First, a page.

Hidden dangers of the daily shower with thanks to Pat Kiely;
And we’re not talking about Norman Bates..
Tue 29 Jun, 2010 09:00 am GMT
© Valua Vitaly – Fotolia.com
Watching the classic Hitchcock movie Psycho may have given some of us a fear of taking a shower, but a new study suggests there may be more likely dangers lurking in the bathroom.
Scientists in the US used an ultra sensitive method to detect bacteria in shower-heads in bathrooms across the country.
Results showed that around 30 per cent of shower-heads had “significant amounts” of Mycobacterium avium, a bacterium linked to breathing illnesses that most often infects people in poor health but can also cause illness in healthy individuals.
These bacteria are often found in water. However, in shower-heads the bacteria tend to clump together to form a slimy “biofilm”, at a concentration more than 100 times greater than is found in ordinary water.
Professor Norman Pace, who led the study, said: “If you are getting a face full of water when you first turn your shower on, that means you are probably getting a particularly high load of Mycobacterium avium, which may not be too healthy.”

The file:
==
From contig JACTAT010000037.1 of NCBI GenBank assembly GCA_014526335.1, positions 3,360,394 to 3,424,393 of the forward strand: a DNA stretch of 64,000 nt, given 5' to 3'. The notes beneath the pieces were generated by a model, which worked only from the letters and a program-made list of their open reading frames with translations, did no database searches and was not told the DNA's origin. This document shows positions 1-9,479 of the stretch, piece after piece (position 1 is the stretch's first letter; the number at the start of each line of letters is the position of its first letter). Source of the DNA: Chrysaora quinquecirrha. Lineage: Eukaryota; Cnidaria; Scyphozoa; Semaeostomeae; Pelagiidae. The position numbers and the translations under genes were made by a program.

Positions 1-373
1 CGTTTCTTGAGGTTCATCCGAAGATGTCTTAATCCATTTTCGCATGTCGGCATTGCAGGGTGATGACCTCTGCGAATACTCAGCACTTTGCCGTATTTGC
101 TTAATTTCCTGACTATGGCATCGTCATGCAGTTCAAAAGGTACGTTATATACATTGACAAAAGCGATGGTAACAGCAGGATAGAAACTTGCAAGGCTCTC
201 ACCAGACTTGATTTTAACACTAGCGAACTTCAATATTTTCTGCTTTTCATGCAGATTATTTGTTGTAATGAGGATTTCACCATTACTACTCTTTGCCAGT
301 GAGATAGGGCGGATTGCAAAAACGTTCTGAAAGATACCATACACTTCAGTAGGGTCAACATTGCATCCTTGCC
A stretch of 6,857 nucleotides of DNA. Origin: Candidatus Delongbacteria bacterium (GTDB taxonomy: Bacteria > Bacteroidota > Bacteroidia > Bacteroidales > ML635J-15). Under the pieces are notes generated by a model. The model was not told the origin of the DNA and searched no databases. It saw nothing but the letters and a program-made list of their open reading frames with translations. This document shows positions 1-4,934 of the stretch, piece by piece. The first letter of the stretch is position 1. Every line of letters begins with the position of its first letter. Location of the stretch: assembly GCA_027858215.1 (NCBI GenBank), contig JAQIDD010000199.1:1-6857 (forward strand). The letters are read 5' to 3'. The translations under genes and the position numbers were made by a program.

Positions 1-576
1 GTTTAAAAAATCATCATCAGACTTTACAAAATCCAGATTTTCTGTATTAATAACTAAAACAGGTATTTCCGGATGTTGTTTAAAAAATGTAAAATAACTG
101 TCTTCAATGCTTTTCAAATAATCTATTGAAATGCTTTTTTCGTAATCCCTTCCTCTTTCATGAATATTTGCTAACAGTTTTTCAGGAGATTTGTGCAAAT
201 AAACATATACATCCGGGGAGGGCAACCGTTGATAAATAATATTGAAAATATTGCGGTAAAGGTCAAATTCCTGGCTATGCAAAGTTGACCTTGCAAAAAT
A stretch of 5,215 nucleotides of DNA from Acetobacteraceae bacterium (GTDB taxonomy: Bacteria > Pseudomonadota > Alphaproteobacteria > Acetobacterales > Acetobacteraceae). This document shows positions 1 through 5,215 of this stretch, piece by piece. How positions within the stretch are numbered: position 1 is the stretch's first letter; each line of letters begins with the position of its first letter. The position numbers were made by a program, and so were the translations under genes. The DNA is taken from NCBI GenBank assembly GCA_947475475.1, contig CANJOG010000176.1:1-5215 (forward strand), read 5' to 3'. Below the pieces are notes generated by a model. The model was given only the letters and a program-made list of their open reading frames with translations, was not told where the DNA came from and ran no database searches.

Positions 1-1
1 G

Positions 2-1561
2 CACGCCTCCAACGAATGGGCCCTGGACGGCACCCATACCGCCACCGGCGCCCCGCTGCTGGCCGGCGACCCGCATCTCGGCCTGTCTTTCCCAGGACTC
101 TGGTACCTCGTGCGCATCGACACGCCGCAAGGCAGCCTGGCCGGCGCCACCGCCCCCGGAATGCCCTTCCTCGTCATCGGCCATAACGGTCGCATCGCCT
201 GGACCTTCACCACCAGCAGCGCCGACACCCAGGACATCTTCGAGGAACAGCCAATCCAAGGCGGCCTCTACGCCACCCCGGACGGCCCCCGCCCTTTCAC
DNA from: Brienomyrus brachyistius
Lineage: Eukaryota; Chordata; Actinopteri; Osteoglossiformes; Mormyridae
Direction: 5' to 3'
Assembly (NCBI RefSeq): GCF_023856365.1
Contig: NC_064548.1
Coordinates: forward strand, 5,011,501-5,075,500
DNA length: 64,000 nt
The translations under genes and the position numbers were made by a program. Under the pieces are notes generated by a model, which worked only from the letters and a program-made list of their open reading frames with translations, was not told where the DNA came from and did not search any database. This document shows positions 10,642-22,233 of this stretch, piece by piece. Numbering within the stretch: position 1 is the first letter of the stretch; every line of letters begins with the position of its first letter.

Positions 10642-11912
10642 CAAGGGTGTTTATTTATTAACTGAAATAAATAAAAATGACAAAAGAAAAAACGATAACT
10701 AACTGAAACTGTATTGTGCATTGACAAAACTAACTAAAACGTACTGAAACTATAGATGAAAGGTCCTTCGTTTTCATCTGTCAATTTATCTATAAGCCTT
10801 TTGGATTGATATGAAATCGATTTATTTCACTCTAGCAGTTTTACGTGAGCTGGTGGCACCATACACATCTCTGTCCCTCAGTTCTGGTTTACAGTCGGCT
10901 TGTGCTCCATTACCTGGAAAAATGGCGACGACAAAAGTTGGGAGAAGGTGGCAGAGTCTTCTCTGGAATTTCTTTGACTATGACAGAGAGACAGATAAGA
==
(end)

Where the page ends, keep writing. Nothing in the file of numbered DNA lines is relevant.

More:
These results may also provide an explanation for the rise in Mycobacterium avium infections in recent years, coinciding with people preferring showers over baths.
“Water spurting from shower-heads can distribute pathogen-filled droplets that suspend themselves in the air and can easily be inhaled into the deepest parts of the lungs”, Dr Pace noted.
Symptoms of pulmonary disease caused by the germ include tiredness, a persistent dry cough, shortness of breath, weakness and “generally feeling bad,” Dr Pace said. People with compromised immune systems, like pregnant women, the elderly and those who are fighting off other diseases, are more prone to experience symptoms, he added.
This is not the first time that such dangers have been uncovered in public bathing waters. Previous studies by Dr Pace and his group found massive enrichments of the germ in “soap scum” commonly found on vinyl shower curtains and floating above the water surface of warm therapy pools.
A 2006 therapy pool study also found it in the indoor pool environment, which was linked to a pneumonia-like pulmonary condition in pool attendants known as “lifeguard lung”.
What this study means
This study took place in the US, where water quality standards are different from those of the UK. However, it does seem a good precaution to let the shower run for a few moments before entering, and to regularly clean the shower and the shower-head.
Also metal shower-heads seem to be cleaner that plastic ones according to Dr Pace.